While you might despair at ever getting your teen to clean up his room, he might be willing to volunteer to help others, particular those in your own neighborhood or community. For teens in scouts or a church youth group, performing community service might be the norm, but teens who are not members of an official organization can do something to help. Even a teen who says he's not interested in any kind of community activity might end up feeling better about himself. He might feel like by participating in a service project, as part of a group effort.
Get your teen involved with community food or clothing drives. Your teen can go door-to-door and gather donations from neighbors. Encourage him to help set up collection sites or creating posters that publicize the clothing drive. With school authorities' permission, your teen, along with others, can set up collection boxes they've decorated. In fact, they can make this a school-wide effort by running competitions among classes or sports teams to see which group can bring in the most canned goods for the food pantry, for example.
Work with town officials or the parks department to identify a public area that needs sprucing up. Teen organizers can ask the local hardware store to donate work gloves or trash bags, or request bottled water donations from a local restaurant. Pass out supplies and break up into teams, with each team assigned to clear out a specific area. With some supervision and the appropriate tools, teens can clear brush from neighborhood parks, trash from city streets, or plant flowers at the local senior center. They might also enjoy painting bleachers at the ball field or planting trees at a new park.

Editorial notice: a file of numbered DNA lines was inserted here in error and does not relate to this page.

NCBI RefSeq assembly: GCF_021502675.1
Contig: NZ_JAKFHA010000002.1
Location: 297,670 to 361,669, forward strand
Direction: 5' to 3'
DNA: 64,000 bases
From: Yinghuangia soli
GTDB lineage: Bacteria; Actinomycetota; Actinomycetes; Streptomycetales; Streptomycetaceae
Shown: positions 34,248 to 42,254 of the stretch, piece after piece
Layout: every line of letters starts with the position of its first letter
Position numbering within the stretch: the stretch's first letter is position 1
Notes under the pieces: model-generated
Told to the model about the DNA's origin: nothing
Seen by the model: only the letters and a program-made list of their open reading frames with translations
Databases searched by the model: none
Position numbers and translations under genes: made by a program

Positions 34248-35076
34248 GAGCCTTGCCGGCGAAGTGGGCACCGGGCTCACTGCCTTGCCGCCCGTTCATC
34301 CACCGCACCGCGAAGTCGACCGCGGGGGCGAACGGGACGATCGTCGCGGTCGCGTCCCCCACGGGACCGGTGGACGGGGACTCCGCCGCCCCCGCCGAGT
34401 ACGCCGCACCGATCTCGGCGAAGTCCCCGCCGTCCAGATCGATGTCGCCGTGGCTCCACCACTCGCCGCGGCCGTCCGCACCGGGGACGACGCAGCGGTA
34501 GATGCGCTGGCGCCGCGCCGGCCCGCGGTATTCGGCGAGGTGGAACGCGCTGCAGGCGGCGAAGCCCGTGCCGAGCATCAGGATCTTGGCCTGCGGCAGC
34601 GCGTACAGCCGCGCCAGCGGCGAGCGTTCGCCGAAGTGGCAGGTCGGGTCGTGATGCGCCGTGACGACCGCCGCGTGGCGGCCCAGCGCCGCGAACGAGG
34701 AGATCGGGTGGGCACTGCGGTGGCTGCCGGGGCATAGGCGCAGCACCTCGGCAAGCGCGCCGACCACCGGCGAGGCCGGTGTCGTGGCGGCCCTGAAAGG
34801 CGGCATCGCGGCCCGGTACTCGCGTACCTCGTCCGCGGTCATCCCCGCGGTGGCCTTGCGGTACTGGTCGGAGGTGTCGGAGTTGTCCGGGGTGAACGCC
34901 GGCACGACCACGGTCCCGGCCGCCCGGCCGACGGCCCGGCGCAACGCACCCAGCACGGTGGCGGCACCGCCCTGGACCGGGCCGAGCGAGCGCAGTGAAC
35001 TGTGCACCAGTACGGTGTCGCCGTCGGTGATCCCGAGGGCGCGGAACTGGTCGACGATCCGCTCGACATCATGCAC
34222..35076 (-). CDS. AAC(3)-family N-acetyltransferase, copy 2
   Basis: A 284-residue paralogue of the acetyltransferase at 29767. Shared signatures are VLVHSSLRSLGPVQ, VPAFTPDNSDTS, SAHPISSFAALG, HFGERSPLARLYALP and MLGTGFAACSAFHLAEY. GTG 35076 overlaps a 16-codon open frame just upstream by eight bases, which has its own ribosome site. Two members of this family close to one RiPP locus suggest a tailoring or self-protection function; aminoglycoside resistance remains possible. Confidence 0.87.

Teens who enjoy participating in sports can organize a charity 5K run or a similar event to raise money to fill a community need. Identify the focus of the effort, such as purchasing new benches or an item of playground equipment for the city park. Publicize the goal and the event with posters around town, handing out fliers and putting an announcement in the local newspaper. Ask local businesses for donations and encourage citizens to sponsor event participants. Work with community leaders to ensure everything goes smoothly on event day, and then invite townspeople to an "unveiling" ceremony when the new benches or new playground equipment is unveiled.
Whether your teen prefers to work on his own or with a group of his peers, encourage him to look for a way to help someone else. A teen on his own can volunteer to read to preschoolers at the library, run errands for a bed-ridden neighbor or mow the grass at his church. With a group of friends, your teen can serve meals at a soup kitchen, put on a bicycle safety clinic for younger kids or collect, wrap and distribute toys to needy families at Christmas.
- Kid Activities: Community Service
- Denver DHH Track and Field Day: Community Service Projects
- DoSomething.org: Projects
- The Teenager's Guide to the Real World: 20 Ways for Teenagers to Help Other People by Volunteering
- Radical Parenting: Teen Community Service Ideas: How to Get Teens More Involved in Charity and Community Service Projects
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